Police news

OPP reporting positive results from April’s gun amnesty initiative

May 17, 2018   ·   0 Comments

Ontario Provincial Police (OPP) and its municipal law enforcement partners have received and rendered safe hundreds of weapons and thousands of rounds of ammunition during a month-long Gun Amnesty.

During April 2018, the OPP received 592 gun amnesty calls for service, 86 of which (or 14.5 per cent) were received through the online reporting option on the OPP website; recovered 689 items through appointments made with OPP officers including 267 rifles, 156 shotguns, 113 prohibited firearms, and 62 other guns such as replica and vintage weapons; and, collected 12,615 pieces of ammunition.

All Ontario police services participated in the month-long initiative. During that time, a total of 1,503 guns were voluntarily surrendered in non-OPP jurisdictions.

A majority of firearms that have been surrendered to police will be destroyed, but a number of guns will be retained for historical, educational or training purposes. Although the gun amnesty has officially ended, police will continue to accept submissions from the public. Interested gun owners may call the OPP at 1-888-310-1122 or their local police service’s non-emergency lines to arrange for officers to attend and safely retrieve the weapons.

Police continue to encourage members of the public to turn in unwanted weapons despite the conclusion of this initiative. Police retain the ability to exercise discretion (amnesty) regarding weapons related charges at all times, not just during this month long event. The public is reminded that no one should ever deliver guns, ammunition or military ordinance directly to police facilities.

For more information on the Canadian Firearms Program visit the RCMP’s national website at http://www.rcmp-grc.gc.ca/cfp-pcaf/index-eng.htm. There you will find some general safety information, as well as information on Inherited Firearms.

OPP endorses visor card to assist deaf people
The Ontario Provincial Police (OPP) is committed to continuous improvement and finding new ways to deliver services to meet the diverse needs of our communities. In partnership with the Ontario Association of the Deaf (OAD), the OPP has endorsed a visor card to assist a Deaf person to communicate with a police officer during a traffic stop.

This is the first initiative of its kind to be endorsed by a police service in Ontario. The visor card was produced by the OAD. The OAD will be distributing the visor cards to members of the Deaf community who present an Ontario Driver’s Licence during their annual Mayfest Festival being held from May 11-12, 2018.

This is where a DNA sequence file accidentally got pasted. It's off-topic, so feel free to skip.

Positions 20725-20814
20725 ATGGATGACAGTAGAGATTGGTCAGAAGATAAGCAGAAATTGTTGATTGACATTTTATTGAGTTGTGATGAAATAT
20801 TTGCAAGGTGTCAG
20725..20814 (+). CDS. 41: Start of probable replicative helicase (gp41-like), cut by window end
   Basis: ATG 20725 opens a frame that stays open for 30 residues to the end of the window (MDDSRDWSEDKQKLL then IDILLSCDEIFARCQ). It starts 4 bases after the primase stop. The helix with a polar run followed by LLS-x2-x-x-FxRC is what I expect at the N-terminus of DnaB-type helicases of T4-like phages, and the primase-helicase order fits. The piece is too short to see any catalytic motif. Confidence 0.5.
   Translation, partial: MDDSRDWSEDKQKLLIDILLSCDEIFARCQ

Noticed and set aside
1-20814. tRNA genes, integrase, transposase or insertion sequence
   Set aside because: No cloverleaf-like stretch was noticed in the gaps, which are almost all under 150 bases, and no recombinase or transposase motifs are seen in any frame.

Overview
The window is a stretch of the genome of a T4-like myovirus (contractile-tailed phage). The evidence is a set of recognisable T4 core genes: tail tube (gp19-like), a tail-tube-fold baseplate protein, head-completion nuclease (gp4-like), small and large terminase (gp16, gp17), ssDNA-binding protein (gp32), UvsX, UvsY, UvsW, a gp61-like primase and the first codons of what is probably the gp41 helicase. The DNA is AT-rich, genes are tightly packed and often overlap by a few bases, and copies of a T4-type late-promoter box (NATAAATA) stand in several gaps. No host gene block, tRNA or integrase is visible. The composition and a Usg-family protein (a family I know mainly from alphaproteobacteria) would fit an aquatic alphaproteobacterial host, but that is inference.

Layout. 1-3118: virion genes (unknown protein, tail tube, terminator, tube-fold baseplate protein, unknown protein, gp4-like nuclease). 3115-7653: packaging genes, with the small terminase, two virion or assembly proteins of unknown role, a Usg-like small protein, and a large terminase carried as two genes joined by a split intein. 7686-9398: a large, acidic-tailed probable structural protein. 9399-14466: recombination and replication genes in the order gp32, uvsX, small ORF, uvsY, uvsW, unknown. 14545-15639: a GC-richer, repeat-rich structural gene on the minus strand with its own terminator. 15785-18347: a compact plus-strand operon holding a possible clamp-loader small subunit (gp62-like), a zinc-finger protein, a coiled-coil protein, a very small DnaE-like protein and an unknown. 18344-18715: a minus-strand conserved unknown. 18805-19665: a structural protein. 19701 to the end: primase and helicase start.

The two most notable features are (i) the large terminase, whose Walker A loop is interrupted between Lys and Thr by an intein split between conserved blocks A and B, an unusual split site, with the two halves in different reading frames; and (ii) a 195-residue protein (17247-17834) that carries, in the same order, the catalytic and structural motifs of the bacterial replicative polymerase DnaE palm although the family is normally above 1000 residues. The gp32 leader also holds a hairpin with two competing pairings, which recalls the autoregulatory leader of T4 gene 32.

The visor card may assist with bridging the communication gap by facilitating alternate communication methods such as hand signals and writing out instructions. The visor card includes images of what a police officer may need to see for identification from the Deaf person along with icons of common driving violations.

“The OPP works diligently with our community partners to recognize barriers and address them to provide the highest level of services possible. In addition to a number of uniform members who are able to sign, the visor card further enhances accessibility with members of the Deaf community by improving the quality of communication between a Deaf person and an OPP officer,” Commissioner Vince Hawkes said.

Police continue to warn about discarded needles
The Shelburne Police Service is warning the public to watch out for discarded needles.

The Shelburne Police Service has received a number of calls from the public regarding needles being discarded carelessly in public areas and parks. Not only can this activity be an indicator of intravenous drug use in the community, but the discarded needles can pose a health risk to the public if not handled and discarded properly.

Shelburne Police ask that if needles or syringes are found that you call them at (519)925-3312 x1 for proper and safe disposal. Please do not try to pick these needles up yourself. The Shelburne Police also ask that you speak to your children about this problem and teach them never to touch a needle or syringe that they may find. If a child finds a needle or syringe please teach them to tell an adult.

If anyone’s skin is pierced with a discarded needle, they are strongly encouraged to seek medical attention right away.



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